Hegel's Circular Epistemology

by Tom Rockmore

Since Aristotle, traditional strategies for knowledge have been linear. By contrast, circular epistemology, a basic but rarely discussed concept in Hegel's thought, is a theory of knowledge that does not depend on certainty with respect to first principles. Tom Rockmore examines and evaluates Hegel's novel approach to knowledge against the background of the philosophic tradition, attending to the relation between the systematic and historical aspects of Hegel's thought. After reconstructing the complex historical context in which Hegel's theory took form, Rockmore studies in detail its initial formulation in the Differenzschrift. Circular epistemology is next examined in Hegel's mature thought in both systematic and historic perspectives. Finally, Hegel's approach to knowledge as intrinsically circular is evaluated in relation to subsequent philosophy, especially phenomenology and analytic thought. Rockmore concludes that although Hegel was correct in rejecting linear formsof argumentation, he was wrong in thinking that a circular approach yields knowledge in the full, traditional sense that has been a central goal in philosophical inquiry at least since Plato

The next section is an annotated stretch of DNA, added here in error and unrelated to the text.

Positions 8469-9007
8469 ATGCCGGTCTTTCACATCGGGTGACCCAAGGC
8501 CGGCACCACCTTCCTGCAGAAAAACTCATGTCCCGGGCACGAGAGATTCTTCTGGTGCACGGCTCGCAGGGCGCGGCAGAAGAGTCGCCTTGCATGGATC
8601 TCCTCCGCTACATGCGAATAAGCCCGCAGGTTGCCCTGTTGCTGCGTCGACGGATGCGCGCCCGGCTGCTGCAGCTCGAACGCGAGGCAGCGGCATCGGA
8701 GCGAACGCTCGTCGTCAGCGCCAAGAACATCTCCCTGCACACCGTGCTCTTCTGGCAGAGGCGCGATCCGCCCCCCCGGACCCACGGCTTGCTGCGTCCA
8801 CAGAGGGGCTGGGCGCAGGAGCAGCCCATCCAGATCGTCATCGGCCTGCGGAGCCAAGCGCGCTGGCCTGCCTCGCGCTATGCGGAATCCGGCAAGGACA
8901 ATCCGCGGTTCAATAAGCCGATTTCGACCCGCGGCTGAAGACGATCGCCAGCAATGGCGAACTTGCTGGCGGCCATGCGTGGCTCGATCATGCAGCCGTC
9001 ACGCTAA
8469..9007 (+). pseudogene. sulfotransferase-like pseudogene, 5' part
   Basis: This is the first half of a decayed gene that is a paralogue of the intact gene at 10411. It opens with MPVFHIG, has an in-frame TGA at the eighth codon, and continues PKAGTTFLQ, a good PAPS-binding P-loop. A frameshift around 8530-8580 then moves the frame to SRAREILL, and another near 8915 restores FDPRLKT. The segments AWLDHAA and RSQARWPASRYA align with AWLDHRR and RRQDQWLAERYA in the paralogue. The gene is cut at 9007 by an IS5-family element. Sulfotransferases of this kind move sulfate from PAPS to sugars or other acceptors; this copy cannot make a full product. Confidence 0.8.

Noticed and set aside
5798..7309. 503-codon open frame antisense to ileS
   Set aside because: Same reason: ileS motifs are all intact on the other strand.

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    Indiana University Press
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    Bloomington, Indiana USA
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    Copyright © Trustees of Indiana University
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    Indiana University Press
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